Christian Platonism and Divine Simplicity remain the most commonly discussed views with respect to the way in which Christians ought to conceive of God’s nature and properties. In this essay, I suggest that we ought to consider seriously two versions of a quite different view, namely, what I call “the Nominalized Composite God View.” Both versions of the Nominalized Composite God View share two features: (1) they treat God as metaphysically composite, in opposition to Divine Simplicity, and (2) they deny (...)
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  • The fruitful death of modal collapse arguments.Joseph C. Schmid - forthcoming - International Journal for Philosophy of Religion:1-20.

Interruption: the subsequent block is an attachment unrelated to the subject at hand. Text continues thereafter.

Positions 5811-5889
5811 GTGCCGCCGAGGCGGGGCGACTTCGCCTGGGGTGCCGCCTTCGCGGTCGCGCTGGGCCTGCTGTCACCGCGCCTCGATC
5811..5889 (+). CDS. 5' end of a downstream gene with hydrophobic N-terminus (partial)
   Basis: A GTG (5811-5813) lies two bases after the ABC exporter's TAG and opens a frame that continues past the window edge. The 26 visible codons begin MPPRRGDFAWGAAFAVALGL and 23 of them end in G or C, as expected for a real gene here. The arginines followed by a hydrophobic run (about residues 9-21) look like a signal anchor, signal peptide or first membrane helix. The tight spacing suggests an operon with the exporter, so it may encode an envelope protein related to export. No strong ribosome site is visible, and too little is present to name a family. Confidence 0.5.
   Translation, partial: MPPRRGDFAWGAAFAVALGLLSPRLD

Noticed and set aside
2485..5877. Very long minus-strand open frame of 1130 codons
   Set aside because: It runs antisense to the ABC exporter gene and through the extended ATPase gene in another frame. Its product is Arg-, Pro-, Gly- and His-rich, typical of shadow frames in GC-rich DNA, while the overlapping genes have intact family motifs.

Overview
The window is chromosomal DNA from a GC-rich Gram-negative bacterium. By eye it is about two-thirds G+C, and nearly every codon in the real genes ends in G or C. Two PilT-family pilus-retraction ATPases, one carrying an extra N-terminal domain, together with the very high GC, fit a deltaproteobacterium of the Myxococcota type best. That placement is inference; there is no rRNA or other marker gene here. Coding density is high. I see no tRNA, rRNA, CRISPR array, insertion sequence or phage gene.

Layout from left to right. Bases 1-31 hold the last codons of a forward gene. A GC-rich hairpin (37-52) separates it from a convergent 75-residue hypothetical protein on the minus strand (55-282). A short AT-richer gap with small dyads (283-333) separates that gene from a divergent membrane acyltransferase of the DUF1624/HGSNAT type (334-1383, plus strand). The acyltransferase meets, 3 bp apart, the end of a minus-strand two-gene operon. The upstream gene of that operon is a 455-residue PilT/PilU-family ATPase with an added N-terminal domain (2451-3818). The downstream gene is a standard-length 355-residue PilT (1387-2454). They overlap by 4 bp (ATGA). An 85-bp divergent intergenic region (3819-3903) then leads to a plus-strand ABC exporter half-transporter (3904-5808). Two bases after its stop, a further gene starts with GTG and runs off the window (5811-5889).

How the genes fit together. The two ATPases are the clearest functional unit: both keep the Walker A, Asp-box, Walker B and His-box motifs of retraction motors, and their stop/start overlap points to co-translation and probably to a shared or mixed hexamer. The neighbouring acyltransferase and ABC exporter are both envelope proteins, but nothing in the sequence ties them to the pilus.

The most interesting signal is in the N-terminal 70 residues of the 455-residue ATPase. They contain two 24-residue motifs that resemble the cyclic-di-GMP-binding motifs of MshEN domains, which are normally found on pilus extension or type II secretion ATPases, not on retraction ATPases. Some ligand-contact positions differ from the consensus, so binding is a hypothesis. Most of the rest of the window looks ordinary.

Modal collapse arguments are all the rage in certain philosophical circles as of late. The arguments purport to show that classical theism entails the absurdly fatalistic conclusion that everything exists necessarily. My first aim in this paper is bold: to put an end to action-based modal collapse arguments against classical theism. To accomplish this, I first articulate the ‘Simple Modal Collapse Argument’ and then characterize and defend Tomaszewski’s criticism thereof. Second, I critically examine Mullins’ new modal collapse argument formulated in (...)
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  • Collapsing the Modal Collapse Argument: On an Invalid Argument Against Divine Simplicity.Christopher Tomaszewski - 2019 - Analysis 79 (2):275-284.